If post-modern organisations are going to free managers to manage, organizations must support managers in making choices. Experience shows that genuine change requires new values and new rewards, i.e., the organization must align terms and conditions [Mainelli, 1992]. Examine two managers in the same organization at their annual appraisal:
Cruella E-ville: “Sure I’ve cut a few corners around here, who wouldn’t, but we’ve managed to implement one heck of an e-commerce system in just 12 months. A few early customers probably won’t return, but month on month our turnover is rising. I realise the paperwork’s a bit behind, the press has been a bit harsh and I don’t really want to get into those two lawsuits for sexual harassment; after all you need a bit of spirit when you’re driving a team hard with such high staff turnover. Despite the problems, I’ve made a heck of a lot of profit and am looking forward to a cracking bonus.”
Goodie Twoshoes: “Well I realise you’re looking forward to our e-commerce system rolling out anytime now, as it is six months behind schedule, but we should really look at the bigger picture. All staff are highly motivated, as evidenced by the human resources department; training schedules are fully met; staff have been on appropriate sensitivity courses; and the entire division has achieved several kitemarks for excellent management. I’m particularly pleased at our compliance with recent corporate work/lifestyle balance initiatives. Despite our lack of profit, I’m looking forward to an outstanding bonus for all this hard work.”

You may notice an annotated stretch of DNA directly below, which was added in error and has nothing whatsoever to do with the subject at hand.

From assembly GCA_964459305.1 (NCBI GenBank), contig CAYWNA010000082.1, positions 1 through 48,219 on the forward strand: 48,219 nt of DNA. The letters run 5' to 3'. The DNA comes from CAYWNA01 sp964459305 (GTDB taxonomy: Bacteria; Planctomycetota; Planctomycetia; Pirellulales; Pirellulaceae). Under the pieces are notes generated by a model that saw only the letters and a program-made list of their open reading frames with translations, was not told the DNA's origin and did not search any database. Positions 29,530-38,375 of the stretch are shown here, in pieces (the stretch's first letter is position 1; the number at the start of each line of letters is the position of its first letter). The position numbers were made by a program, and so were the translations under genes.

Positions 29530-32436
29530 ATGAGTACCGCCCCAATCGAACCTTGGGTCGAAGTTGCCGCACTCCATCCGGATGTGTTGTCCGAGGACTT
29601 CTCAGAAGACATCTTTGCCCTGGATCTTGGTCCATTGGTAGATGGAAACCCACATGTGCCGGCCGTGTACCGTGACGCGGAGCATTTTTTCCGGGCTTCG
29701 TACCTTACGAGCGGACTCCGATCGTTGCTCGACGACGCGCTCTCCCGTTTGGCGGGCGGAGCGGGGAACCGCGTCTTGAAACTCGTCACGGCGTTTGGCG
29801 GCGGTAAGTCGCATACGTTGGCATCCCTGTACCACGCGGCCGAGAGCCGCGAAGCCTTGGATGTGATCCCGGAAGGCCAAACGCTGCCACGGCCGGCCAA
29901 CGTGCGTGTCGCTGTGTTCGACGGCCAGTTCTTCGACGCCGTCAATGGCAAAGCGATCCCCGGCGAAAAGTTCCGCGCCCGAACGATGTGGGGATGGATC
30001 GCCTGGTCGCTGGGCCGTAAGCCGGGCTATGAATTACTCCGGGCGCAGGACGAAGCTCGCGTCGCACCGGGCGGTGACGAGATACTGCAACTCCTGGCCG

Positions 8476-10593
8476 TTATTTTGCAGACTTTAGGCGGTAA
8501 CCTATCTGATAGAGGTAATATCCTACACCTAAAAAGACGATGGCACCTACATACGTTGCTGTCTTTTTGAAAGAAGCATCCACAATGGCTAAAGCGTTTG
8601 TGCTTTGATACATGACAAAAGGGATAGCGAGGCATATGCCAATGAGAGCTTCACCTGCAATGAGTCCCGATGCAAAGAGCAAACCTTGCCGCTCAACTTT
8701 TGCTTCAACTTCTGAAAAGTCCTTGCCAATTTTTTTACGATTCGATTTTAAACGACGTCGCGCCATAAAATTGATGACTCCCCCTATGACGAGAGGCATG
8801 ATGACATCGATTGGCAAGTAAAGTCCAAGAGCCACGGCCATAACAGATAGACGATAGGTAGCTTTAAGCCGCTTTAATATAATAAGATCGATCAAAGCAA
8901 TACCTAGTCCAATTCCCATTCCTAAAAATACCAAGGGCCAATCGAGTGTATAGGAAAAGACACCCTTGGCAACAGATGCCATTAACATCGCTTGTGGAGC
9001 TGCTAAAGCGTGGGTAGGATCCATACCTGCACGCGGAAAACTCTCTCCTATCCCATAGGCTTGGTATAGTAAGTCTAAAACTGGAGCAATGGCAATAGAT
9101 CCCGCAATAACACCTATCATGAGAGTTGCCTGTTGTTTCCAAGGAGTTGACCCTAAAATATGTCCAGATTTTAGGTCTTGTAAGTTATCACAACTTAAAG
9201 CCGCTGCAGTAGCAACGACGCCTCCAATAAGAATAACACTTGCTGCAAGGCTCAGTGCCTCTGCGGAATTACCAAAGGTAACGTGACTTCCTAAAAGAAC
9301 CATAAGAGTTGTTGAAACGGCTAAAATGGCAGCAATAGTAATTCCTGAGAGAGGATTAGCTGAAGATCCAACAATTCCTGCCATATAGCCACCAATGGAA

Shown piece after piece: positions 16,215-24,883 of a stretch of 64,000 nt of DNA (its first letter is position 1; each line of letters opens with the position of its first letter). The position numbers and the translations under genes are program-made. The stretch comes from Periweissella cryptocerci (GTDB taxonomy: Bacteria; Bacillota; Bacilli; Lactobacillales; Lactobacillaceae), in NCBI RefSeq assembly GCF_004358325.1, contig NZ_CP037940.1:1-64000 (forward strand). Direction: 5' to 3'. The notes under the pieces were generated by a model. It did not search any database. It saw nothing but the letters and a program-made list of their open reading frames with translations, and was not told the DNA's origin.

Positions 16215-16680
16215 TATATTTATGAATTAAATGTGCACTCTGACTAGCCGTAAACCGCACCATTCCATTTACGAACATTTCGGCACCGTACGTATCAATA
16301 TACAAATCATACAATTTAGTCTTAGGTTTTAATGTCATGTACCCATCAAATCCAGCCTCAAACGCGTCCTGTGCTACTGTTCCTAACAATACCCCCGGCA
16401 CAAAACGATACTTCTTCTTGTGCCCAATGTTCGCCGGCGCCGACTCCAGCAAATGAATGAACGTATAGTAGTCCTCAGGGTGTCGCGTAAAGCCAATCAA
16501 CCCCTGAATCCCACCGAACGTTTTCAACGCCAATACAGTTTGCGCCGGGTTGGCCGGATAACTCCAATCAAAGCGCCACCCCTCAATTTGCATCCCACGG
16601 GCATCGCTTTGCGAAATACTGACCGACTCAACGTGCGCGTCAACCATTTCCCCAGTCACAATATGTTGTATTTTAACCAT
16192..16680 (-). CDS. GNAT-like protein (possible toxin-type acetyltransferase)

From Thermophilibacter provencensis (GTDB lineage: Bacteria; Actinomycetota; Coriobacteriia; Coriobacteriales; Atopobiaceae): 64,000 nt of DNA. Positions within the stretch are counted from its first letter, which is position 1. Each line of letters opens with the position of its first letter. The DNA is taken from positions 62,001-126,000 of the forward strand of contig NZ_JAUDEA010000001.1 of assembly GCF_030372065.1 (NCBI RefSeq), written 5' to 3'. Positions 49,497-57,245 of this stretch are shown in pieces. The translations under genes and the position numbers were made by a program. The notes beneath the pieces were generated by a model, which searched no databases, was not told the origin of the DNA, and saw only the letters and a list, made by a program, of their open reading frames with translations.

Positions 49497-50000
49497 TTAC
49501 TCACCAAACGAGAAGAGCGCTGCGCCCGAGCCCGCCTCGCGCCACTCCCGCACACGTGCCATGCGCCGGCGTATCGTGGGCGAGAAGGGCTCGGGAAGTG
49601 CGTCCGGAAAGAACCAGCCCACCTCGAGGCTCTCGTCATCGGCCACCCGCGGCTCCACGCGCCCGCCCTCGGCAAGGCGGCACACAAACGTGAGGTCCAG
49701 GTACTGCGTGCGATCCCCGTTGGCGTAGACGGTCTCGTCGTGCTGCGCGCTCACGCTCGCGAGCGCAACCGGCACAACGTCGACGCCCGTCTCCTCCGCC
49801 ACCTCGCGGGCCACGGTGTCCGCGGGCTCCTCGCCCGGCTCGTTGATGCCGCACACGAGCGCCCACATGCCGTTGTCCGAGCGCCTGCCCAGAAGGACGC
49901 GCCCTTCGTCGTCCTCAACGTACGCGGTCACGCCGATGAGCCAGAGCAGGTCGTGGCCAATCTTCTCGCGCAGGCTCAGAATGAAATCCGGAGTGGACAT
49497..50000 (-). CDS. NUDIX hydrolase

Cruella E-ville has made profit her primary goal. Goodie Twoshoes has made compliance with mandatory initiatives her primary goal. Neither manager can be criticised. They have not been given the tools to choose between conflicting goals or a single variable to optimise. They have not been given an “algorithm” that would allow them to convert sub-optimal performance on profit into socially responsible goals, or vice versa. In effect, Cruella E-Ville and Goodie Twoshoes are being evaluated in a variety of “currencies”, e.g. the profit currency, the compliance currency, the staff satisfaction currency, etc.
A variety of business thinkers promote “leadership” as a way of cutting through these complex trade-offs. However, the leader can’t be everywhere. Not all decisions are suited to simple solutions. Some leadership styles may work with the front-facing parts of the organisation, e.g. projects or sales, but not with others, e.g. finance or logistics. Sometimes there aren’t leaders. Another set of business thinkers promotes “culture” as way of calculating trade-offs. Culture is “the way we do things around here.” What’s needed is a system of making choices that combines complex parameters into as few variables as possible. Perhaps culture could be more accurately defined as “the way we decide to do things around here”.